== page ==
Yesterday the Federal Open Market Committee (FOMC) announced a Treasury purchase program of up to $300 billion to help improve conditions in private credit markets.
Minutes later, the markets reacted aggressively:
Interest rates on T-bonds took a dive and drove a sudden increase in the value of these securities. David Hightower, editor of our options and futures alert, the Casey Trend Trader, and owner of the respected Hightower Report, called me as this was unfolding. He asked me:
Have you seen what just happened in the last fifteen minutes? The T-bond rose eight points on the Fed's announcement. In my thirty-plus-year career of tracking the commodities markets, I have never witnessed such a dramatic move.
Clearly the Fed has shown again its willingness to do whatever it can to drive long-term interest rates down... and it worked, at least for now.
The stock market reacted favorably to lower interest rates, seeing them as a further stimulus to the economy.
Simultaneously, though, gold jumped by 5%. Within fifteen minutes, it climbed from $892 to $930, and within less than two hours, it almost reached $950. That the markets reacted so strongly shows fears over inflation and devaluation of the dollar. Many investors are clearly starting to question the ability of the Treasury to raise the $2.5 to $3 trillion it needs to finance this year's deficit and the various bailouts. In fact, even the euro managed to show some strong - albeit probably temporary - gains against the dollar on this news.
We believe that the objective of the Fed was two-fold; firstly, to put downward pressure on the long-term interest rates and stimulate the economy by squashing their recent gains, and secondly, to fill in the gap between a very sizeable increase in government spending and the demand for Treasuries at a time when traditional foreign investors are reducing their exposure to the dollar. They no longer have the same export surpluses, they need to invest domestically and support their own economies, and are truly starting to question whether the U.S. government will ever be able to pay them back without significantly devaluating the dollar.
Interestingly enough, today's announcement follows closely last Monday's (3/16) TIC release for January. The U.S. Treasury then disclosed a very disturbing figure. In January, international sales and purchases of U.S. assets showed a net outflow of $148.9 billion for the month. This is in contrast to net inflows of $196 billion at the height of the credit crisis last October.
While China has not stopped (yet) buying $12 billion in Treasuries, 95% of its recent purchases have been in short-term T-bills. Lower interest rates on the T-Bonds will not encourage China or any other foreign investors to increase their long-term commitments to Treasuries and agency debt.
In fact, at Casey Research we expect that very soon, foreigners will demand much higher returns for their dollar investment. At that point, the Fed has to either let rates rise (difficult politically) or expand its purchase of Treasuries to whatever level will be needed to support the budget deficit and bailouts. Already, foreign investors have cautioned the Obama administration about their concerns with the extensive use of the printing presses and the impact this will have on the value of their assets.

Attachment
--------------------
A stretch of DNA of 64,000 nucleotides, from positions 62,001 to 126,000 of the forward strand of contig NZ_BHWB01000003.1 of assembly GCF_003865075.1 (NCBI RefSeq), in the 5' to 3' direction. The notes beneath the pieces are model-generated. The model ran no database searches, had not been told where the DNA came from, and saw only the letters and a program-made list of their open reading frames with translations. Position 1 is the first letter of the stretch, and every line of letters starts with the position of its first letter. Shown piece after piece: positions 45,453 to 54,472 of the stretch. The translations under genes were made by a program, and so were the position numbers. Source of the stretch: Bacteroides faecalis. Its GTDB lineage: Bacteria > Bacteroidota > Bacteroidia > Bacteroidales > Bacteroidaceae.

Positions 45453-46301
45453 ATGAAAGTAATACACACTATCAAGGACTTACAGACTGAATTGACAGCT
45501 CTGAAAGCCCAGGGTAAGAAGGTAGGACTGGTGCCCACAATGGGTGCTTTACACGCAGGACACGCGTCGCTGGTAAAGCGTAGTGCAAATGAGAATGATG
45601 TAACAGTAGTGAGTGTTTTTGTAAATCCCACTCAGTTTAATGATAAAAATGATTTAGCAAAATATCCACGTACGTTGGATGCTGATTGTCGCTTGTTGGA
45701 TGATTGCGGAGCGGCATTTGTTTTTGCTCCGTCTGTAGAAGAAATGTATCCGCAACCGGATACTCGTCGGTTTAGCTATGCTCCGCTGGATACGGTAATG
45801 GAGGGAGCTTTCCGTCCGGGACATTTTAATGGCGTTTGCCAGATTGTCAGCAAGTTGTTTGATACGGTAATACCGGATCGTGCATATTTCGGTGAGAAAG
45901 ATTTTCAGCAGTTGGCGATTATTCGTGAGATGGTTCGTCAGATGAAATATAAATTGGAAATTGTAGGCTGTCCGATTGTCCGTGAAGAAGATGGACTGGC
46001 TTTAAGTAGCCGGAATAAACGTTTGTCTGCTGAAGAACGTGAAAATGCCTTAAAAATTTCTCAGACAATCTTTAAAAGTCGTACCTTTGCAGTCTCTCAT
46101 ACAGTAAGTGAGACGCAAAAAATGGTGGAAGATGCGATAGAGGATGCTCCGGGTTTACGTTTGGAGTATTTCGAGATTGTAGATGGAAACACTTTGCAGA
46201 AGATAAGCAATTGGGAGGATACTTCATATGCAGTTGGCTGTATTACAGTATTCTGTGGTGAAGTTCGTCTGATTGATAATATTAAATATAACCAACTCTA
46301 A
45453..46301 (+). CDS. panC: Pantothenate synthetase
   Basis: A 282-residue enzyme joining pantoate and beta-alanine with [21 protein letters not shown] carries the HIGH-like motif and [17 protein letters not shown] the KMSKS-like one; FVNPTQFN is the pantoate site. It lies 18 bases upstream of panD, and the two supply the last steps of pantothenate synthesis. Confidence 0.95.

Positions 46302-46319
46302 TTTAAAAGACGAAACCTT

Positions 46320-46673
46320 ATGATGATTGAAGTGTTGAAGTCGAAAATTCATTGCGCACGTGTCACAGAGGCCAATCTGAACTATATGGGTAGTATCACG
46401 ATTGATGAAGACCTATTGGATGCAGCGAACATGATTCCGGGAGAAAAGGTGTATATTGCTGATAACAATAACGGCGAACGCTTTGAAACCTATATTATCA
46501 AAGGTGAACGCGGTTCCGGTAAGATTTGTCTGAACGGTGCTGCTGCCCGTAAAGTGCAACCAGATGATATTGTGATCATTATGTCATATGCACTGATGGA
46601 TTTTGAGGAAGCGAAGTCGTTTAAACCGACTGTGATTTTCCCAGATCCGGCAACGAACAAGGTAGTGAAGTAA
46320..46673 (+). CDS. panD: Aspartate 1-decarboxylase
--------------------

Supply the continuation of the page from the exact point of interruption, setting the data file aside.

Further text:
However, foreigners do not vote. Thus we can be assured that the administration is going to favor printing over raising interest rates... that is, until foreigners start withdrawing some of the trillions of dollars they have invested in government and Treasury debts ($2 to $3 trillion of which is coming to maturity in the next year).
We could soon see the next phase to this crisis, a stampede away from the dollar. Like any bubble, the government debt bubble may take a long time before it finally bursts - and you need to be ready for the pop because its consequences will be far reaching for America and the world.
As my esteemed partner Doug Casey likes to say, in every crisis lie opportunities. The contrarian investors that prepare will benefit greatly, while the others may have to line up in front of the soup kitchens.
In our leading publication, The Casey Report, our team of economists constantly monitor the actions of the most powerful and disrupting force in our economy, government. Our motives are not political, although we would prefer government to step aside and let the markets correct excesses, as they do so effectively.
The fact is, one cannot expect to make money without understanding what is next on the agenda in Washington DC: the next bailout, pork barrel spending, and social or infrastructure programs. The fate of many industries, businesses, and investors is at the whim of the political establishment and their cronies. Our job is to protect your assets and help you profit from the unfolding crisis.
Today we look at opportunities that will benefit from rising inflation and interest rates the same way we recommended shorting financial stocks 18 months ago or buying agricultural commodities two years ago. It's now time to rig for the second phase of the storm;
The Casey Report is the most comprehensive tool you will find to get you ready for the ride.